As we approach 2024 we take a look at the biggest changes and trends that are set to hit the UK housing market.
Whilst building materials prices and house prices are predicted to continue on their 2023 trajectories, 2024 could bring some welcome surprises, particularly to those looking to self build with a number of planning regulation changes set to be introduced as well as growing trends for eco-friendly products in homes.
We anticipate our top housing market predictions for 2024 and highlight the key areas where you could be affected on your homebuilding and/or renovating journey in the new year.
1. House prices expected to continue their decline
House prices are expected to continue their 2023 decline in prices into 2024 with prices predicted to fall by 2-4%, according to Halifax.
Housing affordability dropped significantly in 2023 with the Bank Rate rising to 5.25% causing mortgage rate rises. This led to a decline in sales and a subsequent decline in asking prices.
Kim Kinnaird, Director at Halifax Mortgages, stated: “UK property prices held up better than expected over the last year, falling by just 1.0% on an annual basis, to now sit at £283,615.
“Looking ahead, now that inflation is falling back, financial markets are pricing in cuts to Base Rate during 2024. Mortgage rates are already falling, with a typical 5-year fixed 75% LTV deal now below 5%, having been as high as 5.7% as recently as July. All being equal, these rates are expected to fall further over the coming months.
"Overall, with the combination of cost of living pressures and interest rate levels that are still much higher than even two years ago, we will likely see continued mild downward pressure on house prices. Our latest forecast suggests a fall of between -2% and -4% in 2024, though it should be noted, as with recent years, forecast uncertainty remains high given the current economic environment.”
Kim Kinnaird holds the position of Banking and Trade Delivery Director within the Commercial Bank at Lloyd Banking Group. In her role she oversees the service teams responsible for managing the daily banking requirements of Commercial Banking clients, with a primary focus on cash management, payments, and comprehensive servicing of trade products for Lloyd's business clients.
According to Rightmove the decline in housing market activity seen in 2023 is a return to normal levels of activity following the frenetic post-pandemic period.
Rightmove predicts that average new seller asking prices will be 1% lower by the end of 2024, as competition increases among sellers to find a buyer.
Tim Bannister, Rightmove's Director of Property Science, says: “It’s likely to be another muted year for the market, however the better than anticipated activity this year has shown that many buyers are still getting on with satisfying their housing needs. We predict a modest average 1% fall in new seller asking prices in 2024. The underlying level of good demand at the right price makes it unlikely that we will see a more significant drop in prices next year.”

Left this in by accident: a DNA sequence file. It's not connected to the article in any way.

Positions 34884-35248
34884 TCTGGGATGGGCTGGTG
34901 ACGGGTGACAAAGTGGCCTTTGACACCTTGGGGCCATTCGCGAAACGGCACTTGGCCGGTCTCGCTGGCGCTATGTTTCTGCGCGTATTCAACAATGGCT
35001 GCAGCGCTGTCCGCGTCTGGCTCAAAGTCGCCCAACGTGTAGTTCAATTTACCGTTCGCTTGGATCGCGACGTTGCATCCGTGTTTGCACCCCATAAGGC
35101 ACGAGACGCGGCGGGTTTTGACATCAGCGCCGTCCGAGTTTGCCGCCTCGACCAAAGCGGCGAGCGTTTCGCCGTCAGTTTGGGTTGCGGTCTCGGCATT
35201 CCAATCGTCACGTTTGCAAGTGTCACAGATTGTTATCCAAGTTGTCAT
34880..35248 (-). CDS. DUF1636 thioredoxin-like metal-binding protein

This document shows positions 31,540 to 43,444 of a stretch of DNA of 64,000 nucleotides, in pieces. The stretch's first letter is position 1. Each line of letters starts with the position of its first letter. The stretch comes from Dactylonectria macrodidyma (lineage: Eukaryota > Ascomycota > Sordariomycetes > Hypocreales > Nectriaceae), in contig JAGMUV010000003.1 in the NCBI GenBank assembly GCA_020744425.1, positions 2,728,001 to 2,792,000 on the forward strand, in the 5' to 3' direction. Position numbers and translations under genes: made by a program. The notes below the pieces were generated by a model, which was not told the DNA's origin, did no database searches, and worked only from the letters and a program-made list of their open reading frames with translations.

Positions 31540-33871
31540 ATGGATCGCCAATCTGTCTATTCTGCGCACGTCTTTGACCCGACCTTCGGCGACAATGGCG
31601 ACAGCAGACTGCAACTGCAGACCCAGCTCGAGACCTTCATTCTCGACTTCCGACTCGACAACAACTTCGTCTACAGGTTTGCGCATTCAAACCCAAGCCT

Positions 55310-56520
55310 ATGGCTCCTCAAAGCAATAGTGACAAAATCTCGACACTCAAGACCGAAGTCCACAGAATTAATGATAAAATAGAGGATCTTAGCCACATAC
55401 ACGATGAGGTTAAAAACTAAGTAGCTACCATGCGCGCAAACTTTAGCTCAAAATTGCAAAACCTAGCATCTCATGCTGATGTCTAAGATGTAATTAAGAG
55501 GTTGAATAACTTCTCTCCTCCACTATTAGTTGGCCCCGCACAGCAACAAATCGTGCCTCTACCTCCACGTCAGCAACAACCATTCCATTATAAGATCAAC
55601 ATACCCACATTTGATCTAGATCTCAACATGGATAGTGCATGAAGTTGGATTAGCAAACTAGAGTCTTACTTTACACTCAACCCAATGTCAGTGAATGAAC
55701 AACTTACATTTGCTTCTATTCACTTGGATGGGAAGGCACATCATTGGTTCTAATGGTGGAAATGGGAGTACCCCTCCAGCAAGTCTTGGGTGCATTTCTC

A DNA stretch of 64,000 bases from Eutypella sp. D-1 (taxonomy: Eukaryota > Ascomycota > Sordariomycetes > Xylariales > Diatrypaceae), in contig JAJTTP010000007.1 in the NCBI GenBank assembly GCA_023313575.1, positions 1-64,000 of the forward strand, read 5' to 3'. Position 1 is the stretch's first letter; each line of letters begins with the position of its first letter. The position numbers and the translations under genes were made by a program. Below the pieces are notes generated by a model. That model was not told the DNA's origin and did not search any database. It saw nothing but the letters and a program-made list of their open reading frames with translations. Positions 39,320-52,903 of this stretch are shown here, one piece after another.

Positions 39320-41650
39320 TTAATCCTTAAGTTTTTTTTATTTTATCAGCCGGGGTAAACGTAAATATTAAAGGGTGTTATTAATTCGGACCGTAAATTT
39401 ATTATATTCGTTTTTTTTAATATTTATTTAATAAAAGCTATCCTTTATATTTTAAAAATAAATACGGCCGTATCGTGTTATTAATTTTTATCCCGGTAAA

Lloyds and Halifax predict that the Base Rate will be cut in 2024 and reduce mortgage costs, which currently stand at 5% for a 5-year fixed 75% LTV deal increasing the affordability for those looking to buy a house or gain a self build mortgage.
Tim Bannister joined Rightmove in 2010, initially working in our lettings division before transitioning his focus to insights. As the current Director of Property Science, Tim leverages data, technology, and analytics to create distinctive insights that inform and guide property-related decision-making processes.
2. Building material prices expected to rise
Construction market analysts, Glenigan published their industry forecast for 2024 that predicts there will be an 8% increase in construction levels from 2023 levels, which in turn will create higher demand for construction materials, raising prices further.
Glenigan’s economics director Allan Wilén commented: “Renewed construction growth is forecast for 2024 and 2025 as a strengthening UK economy lifts consumer and business confidence."
A Federation of Master Builders (FMB) survey for 2023 of SME (small and medium-sized enterprises) discovered that 43% found material costs to be the fourth biggest obstacle to the building of new homes, and 55% stated that they believe the Future Homes Standard in 2025 will cause increased material costs next year in anticipation of its arrival.
3. Low carbon building materials set to rise
As wider building materials rise in prices environmentally friendly building materials are set to become even more popular in the UK homebuilding sector in 2024.
The government has highlighted the need to reduce carbon emissions, particularly from the UK's built environment, which contributes 25% of the country's carbon emissions.
Low-impact materials are being encouraged and invested into in the UK with advanced composites (high-performance building materials) predicted to be more widely used. A number of these were introduced to the UK market in 2023 including a carbon neutral brick and ultra low carbon LC3 cement.
The government has also launched a 'Timber in Construction Roadmap' aiming to encourage the use of timber rather than concrete in construction as it will store carbon inside buildings and help meet net zero targets.